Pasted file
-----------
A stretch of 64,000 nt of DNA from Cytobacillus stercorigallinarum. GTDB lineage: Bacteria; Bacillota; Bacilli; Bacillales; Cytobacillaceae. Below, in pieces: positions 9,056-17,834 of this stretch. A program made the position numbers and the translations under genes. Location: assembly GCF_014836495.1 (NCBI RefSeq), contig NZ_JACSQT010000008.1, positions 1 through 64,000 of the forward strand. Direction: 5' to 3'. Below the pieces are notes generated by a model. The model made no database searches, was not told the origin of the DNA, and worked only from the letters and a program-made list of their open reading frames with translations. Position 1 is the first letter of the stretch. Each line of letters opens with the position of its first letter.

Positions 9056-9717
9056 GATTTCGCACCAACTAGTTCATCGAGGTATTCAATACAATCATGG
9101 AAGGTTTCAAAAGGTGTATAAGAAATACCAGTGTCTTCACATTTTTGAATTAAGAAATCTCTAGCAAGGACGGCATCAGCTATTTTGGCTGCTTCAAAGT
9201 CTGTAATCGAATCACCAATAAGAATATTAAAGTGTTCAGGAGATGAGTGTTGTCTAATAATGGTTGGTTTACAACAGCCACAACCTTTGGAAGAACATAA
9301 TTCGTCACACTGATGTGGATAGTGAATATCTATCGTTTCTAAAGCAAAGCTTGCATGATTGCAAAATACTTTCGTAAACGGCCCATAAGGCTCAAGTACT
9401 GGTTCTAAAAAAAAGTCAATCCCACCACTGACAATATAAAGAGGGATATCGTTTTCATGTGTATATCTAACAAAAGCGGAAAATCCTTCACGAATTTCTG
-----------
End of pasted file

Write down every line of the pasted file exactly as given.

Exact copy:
A stretch of 64,000 nt of DNA from Cytobacillus stercorigallinarum. GTDB lineage: Bacteria; Bacillota; Bacilli; Bacillales; Cytobacillaceae. Below, in pieces: positions 9,056-17,834 of this stretch. A program made the position numbers and the translations under genes. Location: assembly GCF_014836495.1 (NCBI RefSeq), contig NZ_JACSQT010000008.1, positions 1 through 64,000 of the forward strand. Direction: 5' to 3'. Below the pieces are notes generated by a model. The model made no database searches, was not told the origin of the DNA, and worked only from the letters and a program-made list of their open reading frames with translations. Position 1 is the first letter of the stretch. Each line of letters opens with the position of its first letter.

Positions 9056-9717
9056 GATTTCGCACCAACTAGTTCATCGAGGTATTCAATACAATCATGG
9101 AAGGTTTCAAAAGGTGTATAAGAAATACCAGTGTCTTCACATTTTTGAATTAAGAAATCTCTAGCAAGGACGGCATCAGCTATTTTGGCTGCTTCAAAGT
9201 CTGTAATCGAATCACCAATAAGAATATTAAAGTGTTCAGGAGATGAGTGTTGTCTAATAATGGTTGGTTTACAACAGCCACAACCTTTGGAAGAACATAA
9301 TTCGTCACACTGATGTGGATAGTGAATATCTATCGTTTCTAAAGCAAAGCTTGCATGATTGCAAAATACTTTCGTAAACGGCCCATAAGGCTCAAGTACT
9401 GGTTCTAAAAAAAAGTCAATCCCACCACTGACAATATAAAGAGGGATATCGTTTTCATGTGTATATCTAACAAAAGCGGAAAATCCTTCACGAATTTCTG